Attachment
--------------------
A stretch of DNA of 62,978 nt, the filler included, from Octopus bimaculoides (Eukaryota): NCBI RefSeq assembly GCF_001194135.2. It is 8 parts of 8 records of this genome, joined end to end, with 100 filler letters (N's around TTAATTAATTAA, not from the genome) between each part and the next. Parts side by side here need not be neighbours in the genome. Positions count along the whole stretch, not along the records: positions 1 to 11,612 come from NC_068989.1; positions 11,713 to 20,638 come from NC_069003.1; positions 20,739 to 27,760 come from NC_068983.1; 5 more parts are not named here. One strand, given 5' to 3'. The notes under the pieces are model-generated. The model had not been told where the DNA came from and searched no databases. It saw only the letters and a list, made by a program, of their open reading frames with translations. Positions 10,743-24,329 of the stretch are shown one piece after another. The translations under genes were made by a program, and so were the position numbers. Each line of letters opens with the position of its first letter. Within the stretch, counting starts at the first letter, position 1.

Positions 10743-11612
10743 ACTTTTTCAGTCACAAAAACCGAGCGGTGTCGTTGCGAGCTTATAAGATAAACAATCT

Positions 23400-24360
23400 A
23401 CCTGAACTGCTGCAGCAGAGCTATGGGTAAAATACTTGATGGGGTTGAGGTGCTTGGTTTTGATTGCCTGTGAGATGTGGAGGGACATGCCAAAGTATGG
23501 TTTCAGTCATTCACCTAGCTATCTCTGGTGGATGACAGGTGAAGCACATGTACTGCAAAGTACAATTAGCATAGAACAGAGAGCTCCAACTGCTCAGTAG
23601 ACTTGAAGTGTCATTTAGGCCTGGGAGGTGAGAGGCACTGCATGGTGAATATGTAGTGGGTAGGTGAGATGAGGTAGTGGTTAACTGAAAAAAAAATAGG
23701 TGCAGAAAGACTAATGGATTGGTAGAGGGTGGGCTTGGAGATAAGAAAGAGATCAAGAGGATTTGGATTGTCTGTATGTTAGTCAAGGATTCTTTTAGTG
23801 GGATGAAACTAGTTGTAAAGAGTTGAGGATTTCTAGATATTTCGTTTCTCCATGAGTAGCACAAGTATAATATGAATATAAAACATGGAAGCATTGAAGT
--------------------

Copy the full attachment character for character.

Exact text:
A stretch of DNA of 62,978 nt, the filler included, from Octopus bimaculoides (Eukaryota): NCBI RefSeq assembly GCF_001194135.2. It is 8 parts of 8 records of this genome, joined end to end, with 100 filler letters (N's around TTAATTAATTAA, not from the genome) between each part and the next. Parts side by side here need not be neighbours in the genome. Positions count along the whole stretch, not along the records: positions 1 to 11,612 come from NC_068989.1; positions 11,713 to 20,638 come from NC_069003.1; positions 20,739 to 27,760 come from NC_068983.1; 5 more parts are not named here. One strand, given 5' to 3'. The notes under the pieces are model-generated. The model had not been told where the DNA came from and searched no databases. It saw only the letters and a list, made by a program, of their open reading frames with translations. Positions 10,743-24,329 of the stretch are shown one piece after another. The translations under genes were made by a program, and so were the position numbers. Each line of letters opens with the position of its first letter. Within the stretch, counting starts at the first letter, position 1.

Positions 10743-11612
10743 ACTTTTTCAGTCACAAAAACCGAGCGGTGTCGTTGCGAGCTTATAAGATAAACAATCT

Positions 23400-24360
23400 A
23401 CCTGAACTGCTGCAGCAGAGCTATGGGTAAAATACTTGATGGGGTTGAGGTGCTTGGTTTTGATTGCCTGTGAGATGTGGAGGGACATGCCAAAGTATGG
23501 TTTCAGTCATTCACCTAGCTATCTCTGGTGGATGACAGGTGAAGCACATGTACTGCAAAGTACAATTAGCATAGAACAGAGAGCTCCAACTGCTCAGTAG
23601 ACTTGAAGTGTCATTTAGGCCTGGGAGGTGAGAGGCACTGCATGGTGAATATGTAGTGGGTAGGTGAGATGAGGTAGTGGTTAACTGAAAAAAAAATAGG
23701 TGCAGAAAGACTAATGGATTGGTAGAGGGTGGGCTTGGAGATAAGAAAGAGATCAAGAGGATTTGGATTGTCTGTATGTTAGTCAAGGATTCTTTTAGTG
23801 GGATGAAACTAGTTGTAAAGAGTTGAGGATTTCTAGATATTTCGTTTCTCCATGAGTAGCACAAGTATAATATGAATATAAAACATGGAAGCATTGAAGT